Fall is here and it is time to get out the rototiller. Or is it?
Traditionally autumn is the time we think about adding soil amendments and preparing our garden for next season. This course of action usually involves tilling items into our garden to break down over winter. Some gardeners add lime, compost, leaves, wood ash or manure to their soil. Others just till in leftover plant debris.
The benefits of tilling the soil include exposing weed seeds and pathogens to the elements of winter. In some cases, tilling can improve water retention and friability (texture of soil). But tilling under the wrong conditions can cause erosion and loss of vital microorganisms. So when is tilling the right thing to do?
Soil deficiency, texture, drainage and slope play an important part in whether to till your garden plot or not.
First, start with a soil test to determine what is your soil deficiency level. This test will also tell you the acid versus alkaline level known as the pH level. The correct pH level is vital for plant growth. Some plants like blueberries require a more acidic soil than most vegetables do to uptake nutrients. So a soil test specifying exactly what you are trying to grow is so important to plant health.
A low cost soil test kit can be obtained by contacting your County Cooperative Extension office. Following the recommendations will help you best replace lost nutrients from last growing season.
Once you know which nutrients to add, take a hard look at your soil. Pick up a dry handful of soil and feel the texture. Is it firm and mostly clay? Does it crumble easily? If it is hard to work, you should add organic matter now for best results come springtime. How well does your soil drain? Do this simple test to find out. Dig a small hole six to eight inches deep and fill it with water. The water should drain out in about an hour. Again, if your soil poorly drains you may need to add organic matter.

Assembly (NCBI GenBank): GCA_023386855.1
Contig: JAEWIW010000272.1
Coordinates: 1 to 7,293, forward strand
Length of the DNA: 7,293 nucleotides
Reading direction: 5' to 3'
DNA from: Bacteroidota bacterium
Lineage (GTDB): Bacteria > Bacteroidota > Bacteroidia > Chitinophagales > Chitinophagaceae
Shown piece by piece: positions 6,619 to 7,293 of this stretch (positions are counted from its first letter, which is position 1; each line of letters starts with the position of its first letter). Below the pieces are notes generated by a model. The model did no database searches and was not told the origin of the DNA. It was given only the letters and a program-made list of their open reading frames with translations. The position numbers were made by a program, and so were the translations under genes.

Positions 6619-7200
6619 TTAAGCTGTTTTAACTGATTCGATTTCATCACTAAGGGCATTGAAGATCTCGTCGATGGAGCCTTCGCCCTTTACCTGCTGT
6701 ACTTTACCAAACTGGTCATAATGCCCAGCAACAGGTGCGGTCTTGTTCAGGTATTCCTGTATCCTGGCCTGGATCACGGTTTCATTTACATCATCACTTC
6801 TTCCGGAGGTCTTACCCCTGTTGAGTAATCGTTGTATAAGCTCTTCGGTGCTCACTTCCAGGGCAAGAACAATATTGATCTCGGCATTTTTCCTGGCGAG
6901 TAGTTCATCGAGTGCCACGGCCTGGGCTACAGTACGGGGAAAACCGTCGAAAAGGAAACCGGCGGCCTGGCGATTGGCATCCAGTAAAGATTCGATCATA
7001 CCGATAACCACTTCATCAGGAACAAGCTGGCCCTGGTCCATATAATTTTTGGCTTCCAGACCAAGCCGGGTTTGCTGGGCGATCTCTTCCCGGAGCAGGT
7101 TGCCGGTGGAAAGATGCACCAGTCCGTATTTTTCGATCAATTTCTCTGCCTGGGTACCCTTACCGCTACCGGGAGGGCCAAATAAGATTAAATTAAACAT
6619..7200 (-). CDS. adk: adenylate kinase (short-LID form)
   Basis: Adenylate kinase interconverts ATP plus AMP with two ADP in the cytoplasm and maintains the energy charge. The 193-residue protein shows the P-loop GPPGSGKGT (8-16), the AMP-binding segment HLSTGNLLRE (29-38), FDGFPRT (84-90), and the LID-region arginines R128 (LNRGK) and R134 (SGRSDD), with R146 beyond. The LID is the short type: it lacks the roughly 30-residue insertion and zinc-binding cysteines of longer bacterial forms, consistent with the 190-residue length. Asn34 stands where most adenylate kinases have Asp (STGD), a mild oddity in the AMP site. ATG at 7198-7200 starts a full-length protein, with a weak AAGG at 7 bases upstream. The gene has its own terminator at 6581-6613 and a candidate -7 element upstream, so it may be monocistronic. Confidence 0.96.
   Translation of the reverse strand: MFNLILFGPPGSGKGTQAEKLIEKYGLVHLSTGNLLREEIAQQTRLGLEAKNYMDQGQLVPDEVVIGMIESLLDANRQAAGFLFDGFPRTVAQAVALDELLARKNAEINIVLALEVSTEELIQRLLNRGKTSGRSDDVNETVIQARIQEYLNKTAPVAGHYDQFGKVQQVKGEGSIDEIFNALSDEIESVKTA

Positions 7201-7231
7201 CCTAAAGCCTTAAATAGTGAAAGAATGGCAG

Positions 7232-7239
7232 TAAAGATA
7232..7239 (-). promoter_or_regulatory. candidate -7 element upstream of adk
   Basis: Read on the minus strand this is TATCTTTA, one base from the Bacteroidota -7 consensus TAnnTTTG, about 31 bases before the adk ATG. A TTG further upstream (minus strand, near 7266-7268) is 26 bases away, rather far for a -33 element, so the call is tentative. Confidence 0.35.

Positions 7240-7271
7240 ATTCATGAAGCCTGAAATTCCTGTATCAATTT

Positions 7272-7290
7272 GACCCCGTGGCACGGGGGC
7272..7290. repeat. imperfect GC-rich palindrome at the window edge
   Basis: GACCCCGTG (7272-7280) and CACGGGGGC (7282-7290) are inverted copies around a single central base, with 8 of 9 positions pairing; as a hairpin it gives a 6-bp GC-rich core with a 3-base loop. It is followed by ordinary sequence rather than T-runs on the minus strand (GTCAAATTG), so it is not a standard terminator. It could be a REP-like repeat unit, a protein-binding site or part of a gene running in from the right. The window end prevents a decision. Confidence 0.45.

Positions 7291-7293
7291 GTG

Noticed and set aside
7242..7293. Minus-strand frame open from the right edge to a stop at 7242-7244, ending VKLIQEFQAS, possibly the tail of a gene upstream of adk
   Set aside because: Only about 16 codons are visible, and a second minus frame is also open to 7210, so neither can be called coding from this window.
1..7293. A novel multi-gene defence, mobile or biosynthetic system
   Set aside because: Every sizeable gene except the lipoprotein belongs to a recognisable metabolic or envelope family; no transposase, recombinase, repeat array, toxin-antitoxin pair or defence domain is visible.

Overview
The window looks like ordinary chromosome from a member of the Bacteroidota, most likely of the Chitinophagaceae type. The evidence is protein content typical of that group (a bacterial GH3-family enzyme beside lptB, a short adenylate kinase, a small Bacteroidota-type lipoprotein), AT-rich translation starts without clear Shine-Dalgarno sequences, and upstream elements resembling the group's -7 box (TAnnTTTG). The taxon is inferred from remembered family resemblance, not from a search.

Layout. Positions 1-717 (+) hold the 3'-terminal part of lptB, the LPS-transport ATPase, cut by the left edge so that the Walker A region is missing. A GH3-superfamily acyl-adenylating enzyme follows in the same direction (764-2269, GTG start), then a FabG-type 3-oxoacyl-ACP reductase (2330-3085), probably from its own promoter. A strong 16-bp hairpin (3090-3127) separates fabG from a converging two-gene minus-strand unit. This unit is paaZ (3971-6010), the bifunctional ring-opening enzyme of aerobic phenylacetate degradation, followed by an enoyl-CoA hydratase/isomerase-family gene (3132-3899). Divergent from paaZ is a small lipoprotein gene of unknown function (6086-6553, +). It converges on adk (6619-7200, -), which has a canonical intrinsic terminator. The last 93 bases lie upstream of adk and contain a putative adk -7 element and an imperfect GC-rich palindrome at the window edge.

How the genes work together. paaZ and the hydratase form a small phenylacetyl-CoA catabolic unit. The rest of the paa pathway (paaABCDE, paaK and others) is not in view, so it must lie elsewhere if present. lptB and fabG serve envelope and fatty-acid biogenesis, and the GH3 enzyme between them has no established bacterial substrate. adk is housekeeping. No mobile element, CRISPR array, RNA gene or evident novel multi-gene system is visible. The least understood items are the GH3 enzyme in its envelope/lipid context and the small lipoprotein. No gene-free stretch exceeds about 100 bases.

Take a visual survey of the slope of your garden. Is it flat, steeply sloped or somewhere in between? If your garden is on a hillside, tiling might cause a loss of quality soil due to erosion.
Now that you know your soil you can decide if tilling is right for your garden.
First, determine why you want to till your garden. Are you turning in organic matter or lime? Are you trying to control weeds? Maybe you just want to get a jump on spring planting. Tilling in organic matter or recommended soil amendments is a good practice in fall, but remember to only till the top 6 to 8-inches of soil. This is considered the root zone. Deeper tilling will work nutrients out of reach of most plants, wasting both time and money.
While tilling will expose perennial weed seeds to the elements, it also exposes vital microorganisms. An alternative to tilling for weed control is utilizing black plastic. The plastic will keep out sunlight and cut down early germination next spring.
Turning the soil in fall will allow the ground to warm up faster for earlier planting. Freezing and thawing can help break up soil, but too much action can cause compaction or a crust layer.
Many farmers are switching to a “no till” method of gardening to avoid these problems.
If you decide fall tilling is right for you, remember, never till wet soil. Tilling wet soil causes compaction. Do a squeeze test to determine the moisture level. If the soil compacts and doesn’t easily crumble, wait for a drier day to till.Now that you know the pros and cons of fall tilling, you can help your garden get the best start ever with the most important element of your garden. The soil.